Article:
If unconditional positive regard is the answer, what’s the question?
First, let’s look at “unconditional positive regard.”
When someone (say myself) engages in less than socially acceptable behavior (something that might be considered by some to be mean, and I say some, because we human beings have different views on what it is to be mean or nice or funny or socially acceptable), how do I accept myself (or the other) just as I am (or they are)?
And by the way, “they” and “I” are more or less the same thing, but that’s not where I’m going just now.
Carl Rogers, a humanistic psychologist, inspired the philosophy of the school where I teach, and unconditional positive regard is the cornerstone of our work with children. It’s also the cornerstone of mindfulness practice.
“The curious paradox is that when I accept myself just as I am, then I can change.”
This sounds so freaking simple, and it can be so hard. Make no mistake: this is why it’s called the warrior’s path. It requires bravery to look honestly at ourselves and find acceptance for all parts of ourselves, including the unacceptable (unacceptable being a standard set by conditioning/society but one we buy into, because it just feels so true). And sometimes, it is true. We don’t always act kind or loving or we hold back our feelings one moment and scream at someone the next. We’re grumpy—about everything. We don’t wanna talk about it. And the more we judge ourselves or feel judged, the deeper we go into the very thing we wish we could change.
“People are just as wonderful as sunsets if you let them be. When I look at a sunset, I don’t find myself saying, “Soften the orange a bit on the right hand corner.” I don’t try to control a sunset. I watch with awe as it unfolds.” —Carl Rogers, Way of Being
Oh yes! Thank you, Mr. Rogers, for the reminder. My 15-year-old, who only cares about music and friends and is so so tired of the bullshit that is high school right now, is unfolding. How beautifully human is that! Unconditional positive regard — he’s lovely beyond words and I find myself frustrated sometimes by his common retort, “I don’t know” or “I don’t care.” He’s figuring it out. Same thing goes for the 15-year-old who lives in me, who lives in you. We’re figuring it out. How beautiful. What raw, potent energy.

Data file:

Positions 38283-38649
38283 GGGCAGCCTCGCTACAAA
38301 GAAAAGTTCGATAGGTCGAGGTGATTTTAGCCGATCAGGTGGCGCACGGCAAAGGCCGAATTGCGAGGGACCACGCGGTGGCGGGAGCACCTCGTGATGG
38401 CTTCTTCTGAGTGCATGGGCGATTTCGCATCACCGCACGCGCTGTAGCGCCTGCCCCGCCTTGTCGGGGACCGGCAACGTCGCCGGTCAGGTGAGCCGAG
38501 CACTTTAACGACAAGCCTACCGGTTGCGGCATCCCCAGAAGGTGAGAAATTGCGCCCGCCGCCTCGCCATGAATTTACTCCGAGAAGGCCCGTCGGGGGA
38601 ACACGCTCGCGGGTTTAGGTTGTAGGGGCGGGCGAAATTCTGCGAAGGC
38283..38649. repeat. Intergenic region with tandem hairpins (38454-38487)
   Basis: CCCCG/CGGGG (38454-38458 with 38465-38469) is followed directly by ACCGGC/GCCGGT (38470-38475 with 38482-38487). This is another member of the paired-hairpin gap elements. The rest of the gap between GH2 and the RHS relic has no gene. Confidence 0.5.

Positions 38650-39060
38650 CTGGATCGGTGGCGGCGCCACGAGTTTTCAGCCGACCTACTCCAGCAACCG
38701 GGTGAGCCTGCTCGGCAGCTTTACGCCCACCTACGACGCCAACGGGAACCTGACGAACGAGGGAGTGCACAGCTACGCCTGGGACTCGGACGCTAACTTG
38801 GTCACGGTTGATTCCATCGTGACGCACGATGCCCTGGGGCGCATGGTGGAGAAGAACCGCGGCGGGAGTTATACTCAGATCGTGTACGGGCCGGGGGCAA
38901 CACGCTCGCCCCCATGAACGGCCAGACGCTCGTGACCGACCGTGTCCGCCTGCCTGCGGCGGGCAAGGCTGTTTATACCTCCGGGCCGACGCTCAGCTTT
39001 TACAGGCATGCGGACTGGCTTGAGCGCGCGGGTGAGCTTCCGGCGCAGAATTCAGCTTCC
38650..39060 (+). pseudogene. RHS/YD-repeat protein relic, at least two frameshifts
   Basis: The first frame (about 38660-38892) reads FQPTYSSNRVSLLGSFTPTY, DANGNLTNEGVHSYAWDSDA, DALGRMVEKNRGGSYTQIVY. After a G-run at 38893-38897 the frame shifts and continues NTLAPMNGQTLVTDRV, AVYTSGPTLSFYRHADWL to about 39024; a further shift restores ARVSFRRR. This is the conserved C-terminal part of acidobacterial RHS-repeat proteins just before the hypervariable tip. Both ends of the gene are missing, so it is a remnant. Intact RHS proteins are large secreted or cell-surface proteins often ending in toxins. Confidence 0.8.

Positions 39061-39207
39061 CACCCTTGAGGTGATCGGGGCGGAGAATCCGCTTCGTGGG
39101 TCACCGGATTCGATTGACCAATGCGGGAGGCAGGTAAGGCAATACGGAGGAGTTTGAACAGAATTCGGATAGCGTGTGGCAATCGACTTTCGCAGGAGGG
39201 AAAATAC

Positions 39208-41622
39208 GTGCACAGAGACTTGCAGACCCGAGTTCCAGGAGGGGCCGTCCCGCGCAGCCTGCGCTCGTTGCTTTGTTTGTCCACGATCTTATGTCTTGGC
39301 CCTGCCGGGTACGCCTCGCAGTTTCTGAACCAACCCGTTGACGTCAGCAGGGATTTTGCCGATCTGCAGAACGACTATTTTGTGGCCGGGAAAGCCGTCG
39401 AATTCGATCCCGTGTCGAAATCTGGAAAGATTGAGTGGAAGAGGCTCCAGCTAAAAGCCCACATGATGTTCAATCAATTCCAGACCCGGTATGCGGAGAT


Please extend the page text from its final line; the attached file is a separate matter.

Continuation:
This morning as the officer who gave me a parking ticket was driving off, I cursed him that 100 parking-ticket-like annoyances would befall him today. I was really really mad. And for a moment, that made me feel better.
Then a voice came in and said, “That was a bit harsh. His job probably sucks, people cursing him all day long….”
Then I felt bad, followed by more madness. “I was picking my kids for school; there was no place else to park; the street cleaner had already passed. He could have gotten curious or asked me to move along. Asshole. What is this world coming to?!”
It was unconditional positive regard that brought me relief. “You are so mad right now! You cursed him with 100-parking-ticket-like annoyances in one day. Hilarious. Nice work.”
I start to smile to myself. I feel a little better. I stop judging my mad feelings. No one is hurt by them. I feel good enough to crank up a sassy song on my car stereo and sing along top volume. By the time I get to work, I can laugh when I tell the story of my parking ticket.
“A person is a fluid process, not a fixed and static entity; a flowing river of change, not a block of solid material; a continually changing constellation of potentialities, not a fixed quantity of traits.” —Carl Rogers
Yep, my cells are always changing, turning over, renewing. I am new in every moment. It’s my thoughts that keep me trapped in this loop of thinking things always stay the same. And I am the boss of my thoughts. My madness in this moment may be long gone by the time we talk again. I may love that officer who gave me a ticket. Maybe. You never know what’s going to happen next.
What if tonight when you get home, you greet whomever it is you greet when you get home, as though it’s for the first time. No matter how you left them earlier that day, what would that be like? What potentialities might unfold?
These can be some of the questions, if unconditional positive regard is the answer. You can come up with your own questions too. And share them in the comments!
“This process of the good life is not, I am convinced, a life for the faint-fainthearted. It involves the stretching and growing of becoming more and more of one’s potentialities. It involves the courage to be. It means launching oneself fully into the stream of life. Yet the deeply exciting thing about human beings is that when the individual is inwardly free, he chooses as the good life this process of becoming.” —Carl Rogers
As always, I encourage you to play and have fun with these ideas. Getting all heavy about doing it right or wrong defeats the purpose of doing it at all. Better off taking a nap.
So that’s it. Play, have some fun. Practice some unconditional positive regard with yourself and if all else fails, take a nap!
Hugs to you all. Would love to hear what this stirs up for you.